Donald Low is Associate Dean (Executive Education and Research) at the Lee Kuan Yew of Public Policy at NUS.

Moving beyond competition, to what matters more
By Jake Goh, Published TODAY, 21 Aug 2013

The coming changes to the education system announced by Prime Minister Lee Hsien Loong at his National Day Rally are long-awaited and welcomed, particularly by participants of Our Singapore Conversation who had spoken passionately on these issues.

While some changes such as the extension of Edusave contributions and the reserving of 40 places for Primary 1 registration will be implemented in 2014, others will be spread over years, as they impact students, teachers, schools, parents and the community. The Ministry of Education (MOE) needs more time to work through the changes so that all stakeholders have enough time to adjust.

What kind of impact will the changes have and what are some possible challenges in implementation?


The T-score ranks students while taking into account the difficulty level of the paper and the standards of each cohort, and students are posted to secondary schools based on how well they performed. As such, it is on one level fair and meritocratic. However, there are several disadvantages of T-scores.

We see students who are already in Band 1 for their subjects being sent for tuition just to maintain their grades or strive for better results, because parents have no idea what each cohort’s standard may be. This is because the T-score is calculated based on a bell curve, meaning, if many people do well for a paper, there is a potential reduction of one’s individual score and vice versa.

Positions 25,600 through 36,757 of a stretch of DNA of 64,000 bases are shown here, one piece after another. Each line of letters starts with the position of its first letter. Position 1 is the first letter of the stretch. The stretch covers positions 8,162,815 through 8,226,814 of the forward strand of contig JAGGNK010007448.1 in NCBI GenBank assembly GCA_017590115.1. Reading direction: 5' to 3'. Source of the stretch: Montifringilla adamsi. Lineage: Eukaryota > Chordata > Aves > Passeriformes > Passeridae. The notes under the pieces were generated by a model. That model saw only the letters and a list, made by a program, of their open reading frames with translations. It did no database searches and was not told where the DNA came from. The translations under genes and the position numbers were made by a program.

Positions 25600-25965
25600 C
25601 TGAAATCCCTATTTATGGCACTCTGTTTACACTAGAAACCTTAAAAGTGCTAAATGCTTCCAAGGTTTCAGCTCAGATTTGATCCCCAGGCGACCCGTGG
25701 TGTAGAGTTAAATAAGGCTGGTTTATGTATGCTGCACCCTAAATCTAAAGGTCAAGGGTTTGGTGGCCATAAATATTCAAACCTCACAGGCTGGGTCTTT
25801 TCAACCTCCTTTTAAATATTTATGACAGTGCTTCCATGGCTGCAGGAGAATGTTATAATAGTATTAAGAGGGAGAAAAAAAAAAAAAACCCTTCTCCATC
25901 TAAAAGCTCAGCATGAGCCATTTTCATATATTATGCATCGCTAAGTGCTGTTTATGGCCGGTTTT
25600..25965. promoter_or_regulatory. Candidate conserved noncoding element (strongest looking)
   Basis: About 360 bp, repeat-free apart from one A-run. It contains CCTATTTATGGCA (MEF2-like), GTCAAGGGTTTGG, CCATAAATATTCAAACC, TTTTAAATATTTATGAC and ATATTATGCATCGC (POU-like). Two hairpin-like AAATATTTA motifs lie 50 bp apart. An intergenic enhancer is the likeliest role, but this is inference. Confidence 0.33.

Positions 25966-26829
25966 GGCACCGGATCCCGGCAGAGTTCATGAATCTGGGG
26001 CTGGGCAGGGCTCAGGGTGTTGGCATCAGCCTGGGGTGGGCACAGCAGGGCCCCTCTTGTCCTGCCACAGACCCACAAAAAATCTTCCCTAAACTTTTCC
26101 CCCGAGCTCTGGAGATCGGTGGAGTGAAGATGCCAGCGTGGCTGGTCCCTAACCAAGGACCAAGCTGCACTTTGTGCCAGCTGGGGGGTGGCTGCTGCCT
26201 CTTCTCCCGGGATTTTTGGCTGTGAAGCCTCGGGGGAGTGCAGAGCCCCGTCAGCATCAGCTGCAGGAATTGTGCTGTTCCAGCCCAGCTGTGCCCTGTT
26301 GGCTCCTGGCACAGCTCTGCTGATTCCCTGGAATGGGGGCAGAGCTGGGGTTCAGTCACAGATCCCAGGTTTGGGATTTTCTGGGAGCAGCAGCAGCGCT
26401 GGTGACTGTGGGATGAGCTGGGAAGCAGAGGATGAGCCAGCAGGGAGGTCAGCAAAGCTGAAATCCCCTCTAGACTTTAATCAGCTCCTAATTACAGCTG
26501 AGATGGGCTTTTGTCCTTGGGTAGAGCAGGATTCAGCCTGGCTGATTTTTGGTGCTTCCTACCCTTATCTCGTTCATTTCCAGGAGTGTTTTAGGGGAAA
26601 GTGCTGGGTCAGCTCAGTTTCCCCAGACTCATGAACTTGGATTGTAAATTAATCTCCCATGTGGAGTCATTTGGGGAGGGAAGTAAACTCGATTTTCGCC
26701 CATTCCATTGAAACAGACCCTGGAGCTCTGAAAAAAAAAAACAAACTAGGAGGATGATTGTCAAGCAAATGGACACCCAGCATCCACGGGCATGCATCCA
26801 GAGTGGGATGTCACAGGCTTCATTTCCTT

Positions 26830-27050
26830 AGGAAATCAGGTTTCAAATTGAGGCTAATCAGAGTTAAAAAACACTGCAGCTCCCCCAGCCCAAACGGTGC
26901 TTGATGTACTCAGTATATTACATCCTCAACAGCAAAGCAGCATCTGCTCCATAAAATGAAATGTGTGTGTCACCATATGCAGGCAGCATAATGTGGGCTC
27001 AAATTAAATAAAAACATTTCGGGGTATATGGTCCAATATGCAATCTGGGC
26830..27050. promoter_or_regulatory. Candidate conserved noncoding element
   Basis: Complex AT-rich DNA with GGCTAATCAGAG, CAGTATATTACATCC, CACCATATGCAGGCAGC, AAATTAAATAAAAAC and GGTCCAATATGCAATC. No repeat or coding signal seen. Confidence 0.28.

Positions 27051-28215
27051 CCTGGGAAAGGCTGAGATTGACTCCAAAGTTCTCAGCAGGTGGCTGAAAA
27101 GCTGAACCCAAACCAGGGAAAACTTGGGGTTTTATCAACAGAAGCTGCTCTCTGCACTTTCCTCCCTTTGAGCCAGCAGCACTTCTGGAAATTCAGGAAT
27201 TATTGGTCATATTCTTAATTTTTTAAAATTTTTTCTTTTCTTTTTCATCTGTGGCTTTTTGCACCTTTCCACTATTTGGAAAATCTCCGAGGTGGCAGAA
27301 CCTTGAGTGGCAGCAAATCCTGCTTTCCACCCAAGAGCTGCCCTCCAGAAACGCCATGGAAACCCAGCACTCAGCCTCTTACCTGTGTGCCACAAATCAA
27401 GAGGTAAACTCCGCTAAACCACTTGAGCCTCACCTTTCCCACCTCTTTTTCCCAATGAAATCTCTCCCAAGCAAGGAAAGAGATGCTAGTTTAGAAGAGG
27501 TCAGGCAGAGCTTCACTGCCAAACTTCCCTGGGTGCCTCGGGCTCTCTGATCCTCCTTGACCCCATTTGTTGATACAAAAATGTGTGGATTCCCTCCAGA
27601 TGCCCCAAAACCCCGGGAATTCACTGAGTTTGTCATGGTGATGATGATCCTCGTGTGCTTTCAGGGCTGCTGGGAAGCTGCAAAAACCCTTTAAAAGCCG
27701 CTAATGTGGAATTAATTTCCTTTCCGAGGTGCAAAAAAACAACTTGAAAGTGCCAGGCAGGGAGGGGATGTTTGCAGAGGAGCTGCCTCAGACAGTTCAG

The T-score, in this sense, is a moving target. It results in over-preparation by parents and teachers who want to play safe.

It promotes competition and discourages collaboration, because there is only a certain number of people who can be awarded an A* — not everyone who scores 91 out of 100 on a paper might get one. As such, it is more important for a student to outperform his peers than for him to help them do equally well.

The T-scores will be replaced with wider bands of grades, similar to the O and A-Levels, removing the fine distinction between points. But will the bell curve element remain? That, to me, is key. Will the new grading system bring about a mindset change among students, encouraging them to, instead of hoarding knowledge and resources, help each other to do well?


One of the biggest challenges of using grade bands instead of aggregates of T-scores will be deciding which students to admit to a particular school, when many of them have the same grades.